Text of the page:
25–27. Regulations for their necessary contact with the dead. They shall approach the dead bodies only of their nearest relatives, father, mother, son, daughter, brother and unmarried sister. From the defilement caused by this contact they must purify themselves before resuming their service in the inner court. It is curious that no reference is made to the priest’s wife among the relatives with whose dead bodies they may defile themselves. The same omission occurs Leviticus 21:1-3. In Ezekiel 24:15 it is understood that he would naturally shew tokens of mourning for his wife. The two things, however, are not identical, and Ezek. was not an acting priest. According to Leviticus 21:11 the high-priest was not to defile himself by going near any dead body whatever. How defilement was contracted is explained Numbers 19:14.

And after he is cleansed, they shall reckon unto him seven days.
26. after he is cleansed] i.e. the priest. The length of time during which he shall remain unclean is not stated. In ordinary cases he who touched a dead body was unclean seven days (Numbers 19:11). After his cleansing the priest must count seven days, which would imply exclusion from his official duties for 14 days.

And in the day that he goeth into the sanctuary, unto the inner court, to minister in the sanctuary, he shall offer his sin offering, saith the Lord GOD.
27. Before resuming his functions the priest presents a sin-offering.

And it shall be unto them for an inheritance: I am their inheritance: and ye shall give them no possession in Israel: I am their possession.
28. it shall be … inheritance] This cannot refer to the sin-offering (Ezekiel 44:27), which was burnt entire outside the sanctuary. To translate: This shall be their inheritance (viz.) I am their inheritance, making the words “I am” &c. subject is too artificial. The balance of sentence seems to require, they shall have no inheritance, I am &c., corresponding to the second half of the verse. So Vulg., cf. Numbers 18:20; Deuteronomy 10:9; Deuteronomy 18:1-2; Joshua 13:14 &c.

28–31. The maintenance of the priest. He shall have no inheritance among the people: the Lord is his inheritance. He shall eat the meat-offering, the sin- and trespass-offering; everything put to the ban shall be his, and the best of all the first-fruits and of all the dues.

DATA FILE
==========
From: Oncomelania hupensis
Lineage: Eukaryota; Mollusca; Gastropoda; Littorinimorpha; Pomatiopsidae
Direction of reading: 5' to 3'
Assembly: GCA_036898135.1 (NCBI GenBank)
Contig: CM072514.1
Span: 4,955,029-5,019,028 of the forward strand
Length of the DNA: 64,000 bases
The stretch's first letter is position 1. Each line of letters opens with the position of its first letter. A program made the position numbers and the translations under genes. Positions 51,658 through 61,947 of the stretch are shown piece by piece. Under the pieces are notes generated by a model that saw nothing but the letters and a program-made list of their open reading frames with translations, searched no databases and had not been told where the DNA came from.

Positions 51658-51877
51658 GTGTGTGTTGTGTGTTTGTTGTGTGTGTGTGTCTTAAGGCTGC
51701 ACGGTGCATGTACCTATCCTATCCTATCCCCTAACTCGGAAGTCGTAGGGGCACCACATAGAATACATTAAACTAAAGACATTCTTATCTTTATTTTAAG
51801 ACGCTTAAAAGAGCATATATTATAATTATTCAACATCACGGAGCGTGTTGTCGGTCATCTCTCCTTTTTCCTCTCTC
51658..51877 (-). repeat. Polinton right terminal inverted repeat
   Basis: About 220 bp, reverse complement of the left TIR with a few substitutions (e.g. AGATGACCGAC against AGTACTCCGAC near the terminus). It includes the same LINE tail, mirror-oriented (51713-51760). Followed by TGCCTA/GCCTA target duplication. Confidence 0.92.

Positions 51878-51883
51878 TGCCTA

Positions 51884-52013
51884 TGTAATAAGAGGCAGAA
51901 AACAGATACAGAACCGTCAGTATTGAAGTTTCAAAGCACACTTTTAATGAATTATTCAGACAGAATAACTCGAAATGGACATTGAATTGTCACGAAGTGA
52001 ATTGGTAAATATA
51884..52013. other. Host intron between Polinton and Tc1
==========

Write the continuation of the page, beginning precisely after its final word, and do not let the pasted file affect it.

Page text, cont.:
They shall eat the meat offering, and the sin offering, and the trespass offering; and every dedicated thing in Israel shall be theirs.
29. Cf. Leviticus 2:3; Leviticus 7:9-11, for the meat-offering; Leviticus 6:18; Leviticus 7:6-7; Numbers 18:9-10, for the sin- and trespass-offerings; and for that put to the ban or “devoted” to Jehovah, Leviticus 27:28; Numbers 18:14. For “dedicated” as marg. devoted.

And the first of all the firstfruits of all things, and every oblation of all, of every sort of your oblations, shall be the priest's: ye shall also give unto the priest the first of your dough, that he may cause the blessing to rest in thine house.
30. And the first] Or, the best. Cf. Exodus 23:19; Exodus 34:26; Numbers 18:13; Deuteronomy 18:4.

and every oblation] The word sometimes rendered heave offering. Numbers 15:19; Numbers 18:19. It means a part taken from a larger whole, cf. Ezekiel 45:1, &c., where the portion of land dedicated to the use of the priests and Levites is so called.

of your dough] The term occurs again only Numbers 15:20-21; Nehemiah 10:37, and is of doubtful meaning. LXX., dough; Targ. Syr., baking trough; others, coarse meal. On the “blessing,” Malachi 3:10; Proverbs 3:9-10.

The priests shall not eat of any thing that is dead of itself, or torn, whether it be fowl or beast.
31. On this prohibition Exodus 22:31; Leviticus 22:8. Cf. Leviticus 17:15.

The injunctions in Ezekiel 44:30 are very general. The prophet presupposes former customs familiar to the people, which he desires to continue. Everywhere in these chapters his directions are in the main a reproduction of a past customary and understood practice.